How to Warm Up Before a Workout

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Warm Up

There are alot of tricks you can learn to become fitter and healthier, not tired and worn down. The first trick in making it easier for your body to adapt to the stress of exercise is to prepare it properly before an exercise session.

This first part of an exercise session is called the preparation phase, where you “get your body ready” for work. The other phases are conditioning (getting the work done) and recovery (getting back to normal).

Prepare your body for stress

Preparing yourself includes more than just the traditional “warm up” (wave your arms around a few times) and the “quick calf stretch” (runners trying to push over trees). Quality preparation will make it easier for you to get the work done, without injuries.

In the old days, it was traditional to start any exercise session with a stretching routine, which sometimes went on for over 20 minutes. Sporting teams, martial arts groups, runners and others start a training session with deep and extended stretching, without any form of warm up. Remember, stretching a cold muscle will not increase its flexibility, and may lead to injuries.

Stretching has a place, but not first up in an exercise session. Don’t do this kind of stretching until after an exercise session, when the muscles are relaxed, warm, and already longer than normal. Never stretch muscles until they are warmed up, never stretch out in the cold, and never start an exercise session with stretching.

The tissue inside muscles is like plasticine. At normal air temperatures is hard and inflexible. Pull it, and it will break instead of stretching. In order to use it, you have to move it and warm it. Once it is warm, you can stretch it easily, without breaking. Your muscles are similar. If you gradually warm them up and keep them warm, they will be more flexible, and they won’t tear.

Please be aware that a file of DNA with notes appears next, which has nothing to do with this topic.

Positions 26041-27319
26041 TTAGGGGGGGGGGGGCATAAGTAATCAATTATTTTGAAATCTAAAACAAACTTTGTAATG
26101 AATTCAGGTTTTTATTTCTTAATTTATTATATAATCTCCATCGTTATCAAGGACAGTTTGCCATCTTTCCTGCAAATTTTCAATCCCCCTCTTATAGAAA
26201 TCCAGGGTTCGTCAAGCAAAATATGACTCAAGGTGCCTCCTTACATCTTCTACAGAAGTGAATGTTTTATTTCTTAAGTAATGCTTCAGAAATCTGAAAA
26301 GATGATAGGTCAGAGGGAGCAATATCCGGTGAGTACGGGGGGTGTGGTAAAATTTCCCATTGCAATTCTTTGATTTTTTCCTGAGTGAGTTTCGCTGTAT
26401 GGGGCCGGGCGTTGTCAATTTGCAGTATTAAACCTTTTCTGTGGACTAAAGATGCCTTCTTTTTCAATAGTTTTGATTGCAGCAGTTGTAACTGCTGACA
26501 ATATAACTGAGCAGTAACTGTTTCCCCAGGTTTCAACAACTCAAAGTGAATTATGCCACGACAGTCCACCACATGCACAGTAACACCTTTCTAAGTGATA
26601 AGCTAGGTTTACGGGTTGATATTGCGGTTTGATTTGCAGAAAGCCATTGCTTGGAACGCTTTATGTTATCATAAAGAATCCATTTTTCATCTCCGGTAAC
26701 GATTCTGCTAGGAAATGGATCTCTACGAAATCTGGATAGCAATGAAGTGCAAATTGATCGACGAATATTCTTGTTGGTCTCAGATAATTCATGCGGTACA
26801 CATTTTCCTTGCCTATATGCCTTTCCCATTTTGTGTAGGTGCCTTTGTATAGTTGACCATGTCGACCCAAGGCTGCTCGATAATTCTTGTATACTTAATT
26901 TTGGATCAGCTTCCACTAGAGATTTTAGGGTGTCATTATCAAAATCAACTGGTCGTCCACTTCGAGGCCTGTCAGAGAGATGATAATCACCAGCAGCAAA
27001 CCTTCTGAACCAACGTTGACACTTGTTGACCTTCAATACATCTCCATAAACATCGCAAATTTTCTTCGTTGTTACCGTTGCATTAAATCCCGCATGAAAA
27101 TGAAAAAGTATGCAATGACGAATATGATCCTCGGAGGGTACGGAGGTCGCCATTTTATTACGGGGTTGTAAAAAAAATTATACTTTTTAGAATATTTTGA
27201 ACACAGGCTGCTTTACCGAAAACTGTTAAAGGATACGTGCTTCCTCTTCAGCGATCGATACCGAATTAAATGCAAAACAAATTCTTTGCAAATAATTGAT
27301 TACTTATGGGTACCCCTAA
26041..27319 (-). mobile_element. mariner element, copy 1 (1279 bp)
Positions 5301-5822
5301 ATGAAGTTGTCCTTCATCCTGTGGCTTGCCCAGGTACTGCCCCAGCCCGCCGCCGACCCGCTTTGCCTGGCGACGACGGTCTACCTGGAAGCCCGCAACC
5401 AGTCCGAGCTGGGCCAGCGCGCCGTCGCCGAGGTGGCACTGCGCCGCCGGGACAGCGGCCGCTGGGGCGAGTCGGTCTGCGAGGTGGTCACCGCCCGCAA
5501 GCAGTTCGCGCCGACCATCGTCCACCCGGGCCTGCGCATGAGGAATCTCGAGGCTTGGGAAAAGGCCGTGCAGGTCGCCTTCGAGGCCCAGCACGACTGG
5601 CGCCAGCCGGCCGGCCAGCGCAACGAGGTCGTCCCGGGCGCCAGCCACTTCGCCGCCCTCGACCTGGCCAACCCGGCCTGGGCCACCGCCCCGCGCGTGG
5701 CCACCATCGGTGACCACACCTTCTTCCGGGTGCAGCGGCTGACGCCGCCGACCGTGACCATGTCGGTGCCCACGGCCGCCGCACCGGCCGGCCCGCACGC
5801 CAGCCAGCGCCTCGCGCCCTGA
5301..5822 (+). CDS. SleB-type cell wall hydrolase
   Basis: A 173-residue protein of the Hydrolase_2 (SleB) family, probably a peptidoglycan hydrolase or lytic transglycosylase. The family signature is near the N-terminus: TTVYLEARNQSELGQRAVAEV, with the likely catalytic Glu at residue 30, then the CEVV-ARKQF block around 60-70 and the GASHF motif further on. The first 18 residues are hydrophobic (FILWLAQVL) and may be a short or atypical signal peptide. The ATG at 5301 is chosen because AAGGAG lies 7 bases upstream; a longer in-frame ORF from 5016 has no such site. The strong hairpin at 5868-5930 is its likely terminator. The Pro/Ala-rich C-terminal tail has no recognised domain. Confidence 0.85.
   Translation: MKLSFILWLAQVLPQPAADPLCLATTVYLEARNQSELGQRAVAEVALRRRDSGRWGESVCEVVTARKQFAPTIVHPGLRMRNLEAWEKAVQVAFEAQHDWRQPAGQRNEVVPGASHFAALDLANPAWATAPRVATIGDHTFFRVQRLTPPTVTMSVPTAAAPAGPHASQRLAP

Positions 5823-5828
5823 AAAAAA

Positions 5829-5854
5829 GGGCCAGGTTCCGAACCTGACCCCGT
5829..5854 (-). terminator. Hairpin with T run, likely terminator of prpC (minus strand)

Warm up exercises and their benefits

The first stage of the preparation phase should be designed to gradually and gently increase the temperature inside the working muscles. Use a gentle low-intensity activity, and take the joints through a good range of movement.

This works best if you keep the larger leg muscles of the body involved. Slow pedalling against a small resistance on an exercise bike, walking at a normal pace, or simple range of motion exercises in an aerobics class are all good first stage warm ups. Jogger trampolines work well if you only have a confined space.

In a cold climate, you need about five minutes of warming up. The walk from the car-park, and climbing three flights of stairs to get to the gym, is enough first stage warm up for me in the mornings. Keep your tracksuit on for this part of the preparation phase.

You can do some light, easy stretches after your first stage warm up. The purpose of these stretches is to get in touch with your body before you ask it to absorb the stresses of exercise, and to lightly extend your joints and muscles. They are not designed to increase flexibility, so don’t push the stretch.

If you do stop and stretch, you will need to warm up your body again (a second stage warm up). You will also notice some other changes in your body towards the end of the preparation phase. Your rate of breathing will increase, to get more oxygen into your lungs and bloodstream, and to get the waste product of carbon dioxide out of your body.

Your heartbeat will increase slightly, to speed up the delivery of blood, carrying oxygen and fuel to your muscles. If you have warmed up your body correctly, you will start to sweat as your body switches on the mechanisms for maintaining the slightly higher ideal exercise body temperature.

Keep your warm up exercises within your fitness capabilities. You shouldn’t get fatigued while preparing for exercise: no tiring muscles, no shortness of breath, and no big increases in heart rate.

Don’t think that you can warm up your muscles by rubbing on superficial heat lotions or ointments. These don’t do the job as they have no effect on the temperature inside your muscles, and won’t increase your breathing or heart rate.

Conclusion

Remember that exercise can be hard on your body. Make it easier on yourself by investing a little of your exercise session time in preparing your body. You’ll find your exercise sessions will be easier, you’ll be less likely to get sore, tired, or injured in the days afterwards, and you’ll get fitter more quickly.

Author Bio: Peter is a sportswriter at LifeTips.Top, and he’s especially interested in sharing fitness tips and advice.

Photo Credit: Shutterstock.com

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